Joy Division was one of Britain’s most promising postpunk bands.
While the remaining members went on to huge success with the synth-pop band New Order, Joy Division’s legend continued to grow and the band are possibly more popular now than ever before.
In April 1978 the band generated a buzz when they performed at a Stiff Records battle of the bands.
After turning down deals with Britain’s RCA and Radar labels, the group recorded their first album, Unknown Pleasures, with producer Martin Hannent. T
hey chose Manchester independent Factory Records to release the album, which was an immediate success in the U.K.
The band left Factory Records in 1985, signing with Quincy Jones’ new Qwest label.
Although Low-life (#94, 1985) and Brotherhood (#117, 1986) were their first American chart albums, sales were disappointing.
Substance (#36, 1987), Technique (#32, 1989), and the hit single “True Faith” (#32, 1987) turned things around, but the band members turned their backs on stardom, releasing only the British World Cup Soccer theme “World in Motion…” (Number One U.K., 1990) before unofficially parting ways to pursue solo projects.
Joy Division’s influence seemed even more prevalent at the start of the new decade, with bands like Interpol, the Rakes, Editors and Stellastar all borrowing elements of the band’s dark, brooding sound.
Their resurgence was only bolstered by the 2002 release of the film 24 Hour Party People, a black comedy that documented the life of Factory Records founder Tony Wilson.
The film’s first half focused heavily on Joy Division, and the actor Sean Harris received raves for his eerily spot-on depiction of Ian Curits.
The band recorded their debut album, Unknown Pleasures in April 1979 at Strawberry Studios, Stockport.
Producer Martin Hannett significantly altered their live sound, a fact that greatly displeased the band at the time.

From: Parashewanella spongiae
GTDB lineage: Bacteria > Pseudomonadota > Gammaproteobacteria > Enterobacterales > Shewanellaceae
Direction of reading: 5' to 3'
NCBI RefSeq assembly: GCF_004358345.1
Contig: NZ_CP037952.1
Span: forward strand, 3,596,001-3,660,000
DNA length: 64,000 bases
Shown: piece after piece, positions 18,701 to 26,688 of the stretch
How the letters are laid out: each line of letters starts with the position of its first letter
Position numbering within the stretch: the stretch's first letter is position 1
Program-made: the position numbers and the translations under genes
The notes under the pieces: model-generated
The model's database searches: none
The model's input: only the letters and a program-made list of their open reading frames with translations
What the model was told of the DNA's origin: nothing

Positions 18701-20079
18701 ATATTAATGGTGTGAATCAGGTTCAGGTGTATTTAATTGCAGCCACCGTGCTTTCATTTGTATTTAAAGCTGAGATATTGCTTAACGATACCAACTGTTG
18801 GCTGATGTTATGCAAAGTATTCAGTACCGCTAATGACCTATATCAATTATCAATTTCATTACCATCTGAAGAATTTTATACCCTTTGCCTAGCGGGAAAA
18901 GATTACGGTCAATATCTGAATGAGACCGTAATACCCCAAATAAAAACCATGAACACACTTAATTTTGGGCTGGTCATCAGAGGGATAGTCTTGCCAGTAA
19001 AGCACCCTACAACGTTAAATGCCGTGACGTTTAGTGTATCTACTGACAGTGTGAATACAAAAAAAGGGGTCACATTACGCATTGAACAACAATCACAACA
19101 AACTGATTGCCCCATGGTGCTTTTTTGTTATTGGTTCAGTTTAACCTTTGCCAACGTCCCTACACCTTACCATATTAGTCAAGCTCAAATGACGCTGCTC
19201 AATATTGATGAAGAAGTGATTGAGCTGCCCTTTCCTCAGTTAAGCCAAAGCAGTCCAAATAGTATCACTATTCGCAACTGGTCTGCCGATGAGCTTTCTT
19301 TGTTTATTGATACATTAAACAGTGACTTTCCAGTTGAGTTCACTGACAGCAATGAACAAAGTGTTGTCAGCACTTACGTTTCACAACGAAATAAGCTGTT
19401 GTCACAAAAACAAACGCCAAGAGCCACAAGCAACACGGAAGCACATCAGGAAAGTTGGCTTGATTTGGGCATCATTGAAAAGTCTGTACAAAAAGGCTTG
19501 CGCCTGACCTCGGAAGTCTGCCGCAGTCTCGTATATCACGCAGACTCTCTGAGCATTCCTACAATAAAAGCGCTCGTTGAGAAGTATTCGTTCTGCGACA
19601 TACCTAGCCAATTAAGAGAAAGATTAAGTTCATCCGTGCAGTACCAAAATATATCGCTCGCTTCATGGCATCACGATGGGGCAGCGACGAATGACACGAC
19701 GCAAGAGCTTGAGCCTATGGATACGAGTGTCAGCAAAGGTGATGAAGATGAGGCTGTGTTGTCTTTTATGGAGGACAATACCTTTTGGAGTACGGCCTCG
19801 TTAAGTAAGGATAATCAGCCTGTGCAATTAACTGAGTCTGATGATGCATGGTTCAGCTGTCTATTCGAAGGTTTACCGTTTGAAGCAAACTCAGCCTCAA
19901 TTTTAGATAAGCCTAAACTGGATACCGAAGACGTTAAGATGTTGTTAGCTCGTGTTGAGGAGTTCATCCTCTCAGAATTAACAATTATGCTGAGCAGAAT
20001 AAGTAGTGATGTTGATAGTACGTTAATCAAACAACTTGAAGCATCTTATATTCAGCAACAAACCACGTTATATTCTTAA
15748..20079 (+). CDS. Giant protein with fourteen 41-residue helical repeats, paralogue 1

Hook said in 2006 that the album “definitely didn’t turn out sounding the way I wanted it.
But now I can see that Martin did a good job on it.
There’s no two ways about it, Martin Hannett created the Joy Division sound”.
The album cover was designed by Peter Saville, who would go on to provide artwork for future Joy Division releases.
Unknown Pleasures was released in June and sold through its initial pressing of 10,000 copies.
Tony Wilson said that the relative success of the album turned the indie label into a true business and a “revolutionary force” that operated outside of the major record label system.
Reviewing the album for Melody Maker, writer Jon Savage called Unknown Pleasures an “opaque manifesto” and declared “[leaving] the twentieth century is difficult; most people prefer to go back and nostalgize. Oh boy.
Joy Division at least set a course in the present with contrails for the future—perhaps you can’t ask for much more.
Indeed, Unknown Pleasures may very well be one of the best, white, English, debut LPs of the year”.
Immediately after recording Closer, on April 4th, 1980, the group supported The Stranglers, which is odd not only because of neither their disparate styles, nor The Stranglers’ uncertain place in music at the time, but because Tony Wilson hated The Stranglers with a passion and refused to do a feature on them for Granada TV (he was later forced).
During the show, Curtis angry at himself, the poufs in The Stranglers, who knows spun completely out of control on stage and crashed headlong into the drum set. He recovered, but was disastrously embarrassed and barely turned back from an attempted overdose a few days later.
Tony Wilson decided the best solution to the singer’s dilemma would be a Joy Division concert with a rotating cast of singers, such that Ian Curtis could rest and avoid the stress of singing the harder numbers.
It sounded as ridiculous then as it does now.
Wilson called Alan Hempstall, singer for rank Joy Division imitators Crispy Ambulance, and asked Joy Division to build a set around the songs whose lyrics he knew best.